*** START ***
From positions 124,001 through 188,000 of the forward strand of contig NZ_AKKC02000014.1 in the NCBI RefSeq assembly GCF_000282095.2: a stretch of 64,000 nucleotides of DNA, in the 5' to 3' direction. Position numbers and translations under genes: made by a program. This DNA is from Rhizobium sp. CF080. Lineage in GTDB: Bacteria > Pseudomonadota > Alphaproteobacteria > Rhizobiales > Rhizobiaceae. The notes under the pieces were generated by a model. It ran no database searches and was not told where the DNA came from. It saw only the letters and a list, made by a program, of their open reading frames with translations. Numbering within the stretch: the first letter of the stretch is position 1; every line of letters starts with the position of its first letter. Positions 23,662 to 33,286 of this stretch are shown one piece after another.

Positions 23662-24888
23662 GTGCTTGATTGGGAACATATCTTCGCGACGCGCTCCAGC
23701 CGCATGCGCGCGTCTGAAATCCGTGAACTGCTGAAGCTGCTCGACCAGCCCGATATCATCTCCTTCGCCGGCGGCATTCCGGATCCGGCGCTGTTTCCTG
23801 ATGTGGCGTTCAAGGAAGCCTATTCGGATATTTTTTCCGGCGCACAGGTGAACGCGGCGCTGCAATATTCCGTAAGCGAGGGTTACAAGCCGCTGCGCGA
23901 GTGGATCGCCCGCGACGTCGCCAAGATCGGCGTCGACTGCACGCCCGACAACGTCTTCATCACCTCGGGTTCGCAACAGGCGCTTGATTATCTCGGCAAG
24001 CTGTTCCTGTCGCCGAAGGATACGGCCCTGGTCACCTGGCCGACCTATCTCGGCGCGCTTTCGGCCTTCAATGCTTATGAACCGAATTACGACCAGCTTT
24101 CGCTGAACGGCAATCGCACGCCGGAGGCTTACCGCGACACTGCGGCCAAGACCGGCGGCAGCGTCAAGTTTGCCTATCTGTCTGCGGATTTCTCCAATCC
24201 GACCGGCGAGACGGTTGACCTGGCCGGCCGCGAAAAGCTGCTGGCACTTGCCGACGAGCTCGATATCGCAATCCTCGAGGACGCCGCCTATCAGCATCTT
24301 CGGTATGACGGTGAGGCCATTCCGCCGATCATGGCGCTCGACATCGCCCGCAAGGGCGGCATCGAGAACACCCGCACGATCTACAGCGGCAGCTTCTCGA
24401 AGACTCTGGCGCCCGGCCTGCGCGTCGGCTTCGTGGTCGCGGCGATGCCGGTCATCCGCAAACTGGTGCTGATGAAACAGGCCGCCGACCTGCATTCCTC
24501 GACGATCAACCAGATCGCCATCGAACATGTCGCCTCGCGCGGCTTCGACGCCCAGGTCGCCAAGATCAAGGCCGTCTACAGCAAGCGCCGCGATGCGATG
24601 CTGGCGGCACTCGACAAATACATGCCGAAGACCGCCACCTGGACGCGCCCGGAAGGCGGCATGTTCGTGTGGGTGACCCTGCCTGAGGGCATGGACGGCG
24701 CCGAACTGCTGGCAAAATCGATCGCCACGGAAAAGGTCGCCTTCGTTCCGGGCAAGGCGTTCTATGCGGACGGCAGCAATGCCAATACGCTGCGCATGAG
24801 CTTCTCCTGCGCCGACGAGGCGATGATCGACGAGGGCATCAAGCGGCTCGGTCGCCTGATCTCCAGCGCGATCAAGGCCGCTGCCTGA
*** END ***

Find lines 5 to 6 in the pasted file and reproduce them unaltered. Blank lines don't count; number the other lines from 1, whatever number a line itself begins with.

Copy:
23801 ATGTGGCGTTCAAGGAAGCCTATTCGGATATTTTTTCCGGCGCACAGGTGAACGCGGCGCTGCAATATTCCGTAAGCGAGGGTTACAAGCCGCTGCGCGA
23901 GTGGATCGCCCGCGACGTCGCCAAGATCGGCGTCGACTGCACGCCCGACAACGTCTTCATCACCTCGGGTTCGCAACAGGCGCTTGATTATCTCGGCAAG